Why Are We Still Homeschooling?

In short, because it works for us.

I no longer defend our family’s decision to homeschool, when people ask about socialization, or wonder if our children will get all the right courses.  For a time, I had quick comebacks or a joke about traditional schooled children, but now with a senior in high school and a middle schooler right behind, I have a calm confidence, and the questions to me are more about, “How do you do it?” rather than “Are you sure you can do it?”.

Homeschooling works for us because . . .

• the education is tailored to our children’s needs . . .

• because the kids get to see dad when he arrives home at 9:30 in the evening . . .

• or they take a day off when he gets back from a work trip . . .

• because they can practice the piano for two hours if they want . . .

• or write a fifty page report on ships that takes a month and covers all the subjects . . .

• because we can try ten different sports over ten years and still stick with one favorite through it all  . . .

• because we can study a second language starting in elementary school and end up with 36 college credits and the equivalent of a minor as a senior in high school . . .

• because our son and daughter see each other everyday they became good friends  . . .

• because we were able to save money over the decade of homeschooling and were able to plan a big homeschool trip . . .

 

We are still homeschooling because it works better than anything else that I could find.  Every year for the first five or six years, we would end the year evaluating the success and discuss the future.  I would call a few schools, maybe make a visit to the classrooms, and decide we would keep going for a another year.  The classrooms were full of busy “stuff”, and by taking on their busy schedule and after school homework, we would have to eliminate the things we most enjoyed studying.  I couldn’t do it.  I couldn’t cut out the quality curriculum that we were studying, just for sending them to school.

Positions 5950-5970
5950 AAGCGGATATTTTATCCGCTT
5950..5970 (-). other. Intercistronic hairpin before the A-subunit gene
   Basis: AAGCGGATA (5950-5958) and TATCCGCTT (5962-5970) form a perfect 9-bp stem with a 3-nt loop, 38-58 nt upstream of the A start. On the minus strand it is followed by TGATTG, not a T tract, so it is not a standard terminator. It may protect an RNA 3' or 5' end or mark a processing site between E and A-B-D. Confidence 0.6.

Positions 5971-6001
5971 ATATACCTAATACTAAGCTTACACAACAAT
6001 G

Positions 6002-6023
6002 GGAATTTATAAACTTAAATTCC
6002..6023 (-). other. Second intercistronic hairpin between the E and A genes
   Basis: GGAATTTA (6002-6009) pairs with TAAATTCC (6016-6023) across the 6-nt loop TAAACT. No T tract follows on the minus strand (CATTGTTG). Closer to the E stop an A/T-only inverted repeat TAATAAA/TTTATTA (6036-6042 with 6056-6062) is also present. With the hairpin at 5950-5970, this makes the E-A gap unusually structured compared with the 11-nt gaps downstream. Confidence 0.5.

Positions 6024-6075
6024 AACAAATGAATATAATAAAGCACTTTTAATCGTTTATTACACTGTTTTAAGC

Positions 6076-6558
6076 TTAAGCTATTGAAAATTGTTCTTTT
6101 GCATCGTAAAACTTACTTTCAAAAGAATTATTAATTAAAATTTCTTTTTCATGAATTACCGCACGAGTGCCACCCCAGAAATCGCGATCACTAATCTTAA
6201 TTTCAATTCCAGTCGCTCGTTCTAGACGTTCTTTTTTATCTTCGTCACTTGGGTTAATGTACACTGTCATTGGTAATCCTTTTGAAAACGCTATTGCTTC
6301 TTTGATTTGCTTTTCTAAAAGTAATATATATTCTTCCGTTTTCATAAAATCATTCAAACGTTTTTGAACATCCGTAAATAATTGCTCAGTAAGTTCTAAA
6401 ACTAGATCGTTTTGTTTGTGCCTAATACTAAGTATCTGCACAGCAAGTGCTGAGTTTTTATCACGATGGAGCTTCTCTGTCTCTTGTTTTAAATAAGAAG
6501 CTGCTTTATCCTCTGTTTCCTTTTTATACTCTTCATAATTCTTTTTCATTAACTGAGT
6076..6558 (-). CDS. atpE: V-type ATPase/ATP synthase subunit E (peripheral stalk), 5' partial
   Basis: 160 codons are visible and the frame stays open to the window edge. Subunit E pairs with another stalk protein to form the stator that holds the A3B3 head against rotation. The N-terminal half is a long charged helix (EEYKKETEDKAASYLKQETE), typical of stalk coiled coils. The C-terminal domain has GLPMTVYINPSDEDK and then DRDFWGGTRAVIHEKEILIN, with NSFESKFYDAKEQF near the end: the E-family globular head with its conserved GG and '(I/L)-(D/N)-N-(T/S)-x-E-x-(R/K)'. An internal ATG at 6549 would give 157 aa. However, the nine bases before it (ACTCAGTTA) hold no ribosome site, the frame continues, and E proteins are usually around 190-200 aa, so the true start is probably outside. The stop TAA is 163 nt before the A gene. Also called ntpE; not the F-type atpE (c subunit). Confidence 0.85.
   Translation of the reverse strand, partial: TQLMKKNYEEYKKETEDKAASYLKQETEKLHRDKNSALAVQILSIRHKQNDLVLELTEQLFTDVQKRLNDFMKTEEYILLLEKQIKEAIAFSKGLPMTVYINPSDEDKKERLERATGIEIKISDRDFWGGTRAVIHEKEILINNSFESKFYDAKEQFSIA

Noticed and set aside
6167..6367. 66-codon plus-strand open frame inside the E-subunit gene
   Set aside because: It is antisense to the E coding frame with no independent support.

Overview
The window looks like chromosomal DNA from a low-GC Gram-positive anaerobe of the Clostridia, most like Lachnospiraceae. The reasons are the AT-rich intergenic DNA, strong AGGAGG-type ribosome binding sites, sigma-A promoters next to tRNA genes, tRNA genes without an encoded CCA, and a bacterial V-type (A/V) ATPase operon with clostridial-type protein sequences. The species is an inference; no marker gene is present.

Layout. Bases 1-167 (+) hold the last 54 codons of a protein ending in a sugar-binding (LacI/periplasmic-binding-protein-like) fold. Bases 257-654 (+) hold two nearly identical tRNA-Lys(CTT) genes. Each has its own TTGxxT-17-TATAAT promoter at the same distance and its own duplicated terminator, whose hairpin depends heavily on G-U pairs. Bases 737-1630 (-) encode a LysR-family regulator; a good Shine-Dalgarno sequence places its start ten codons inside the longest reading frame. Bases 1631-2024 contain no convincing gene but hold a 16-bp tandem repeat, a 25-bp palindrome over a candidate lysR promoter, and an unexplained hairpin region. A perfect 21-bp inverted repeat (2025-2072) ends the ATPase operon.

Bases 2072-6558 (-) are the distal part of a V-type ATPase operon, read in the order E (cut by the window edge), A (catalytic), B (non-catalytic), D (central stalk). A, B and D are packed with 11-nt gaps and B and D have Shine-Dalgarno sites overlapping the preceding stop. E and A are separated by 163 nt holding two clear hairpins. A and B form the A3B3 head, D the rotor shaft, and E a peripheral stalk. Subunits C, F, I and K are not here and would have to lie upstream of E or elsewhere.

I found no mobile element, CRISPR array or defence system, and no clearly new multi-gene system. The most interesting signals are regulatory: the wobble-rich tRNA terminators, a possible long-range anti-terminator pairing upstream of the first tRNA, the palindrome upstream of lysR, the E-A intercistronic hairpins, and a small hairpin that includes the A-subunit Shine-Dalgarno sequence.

Homeschooling in this sense, was not about “minimalism”, but maximum success, maximum quality, and maximum relationships.  By doing less, we gained more.  In so many different areas of our lives, even when I am pulling my hair out because of an insanely scheduled week when everything seems to crash upon the calendar, we can still say we have more with less.  Less birthday parties with kids we don’t really know.  Less homework-busywork.  Less “mandatory-volunteering” (oxymoron!).  Less illnesses coming home.  Less expenses for designer clothing mandated by peers.  Less fundraisers.  Less back-to-school shopping.  Less carpooling or bus stop waiting.  Less bad language coming home.  Less “adult” content being explained.

Instead we have gained more.  More deep friendships.  More books read.  More time practicing instruments.  More mastery of our favorite sport.  More exposure to the arts.  More relationships with variety of ages.  More time developing a second language.  More time playing.  More time in academic instruction.  More time eating healthy lunches.  More time sleeping (less time waiting for a bus!).  More time in childhood.  More time with the family.

Why do we still homeschool?  Because it works for us.  And I would do it all over again in a heartbeat.

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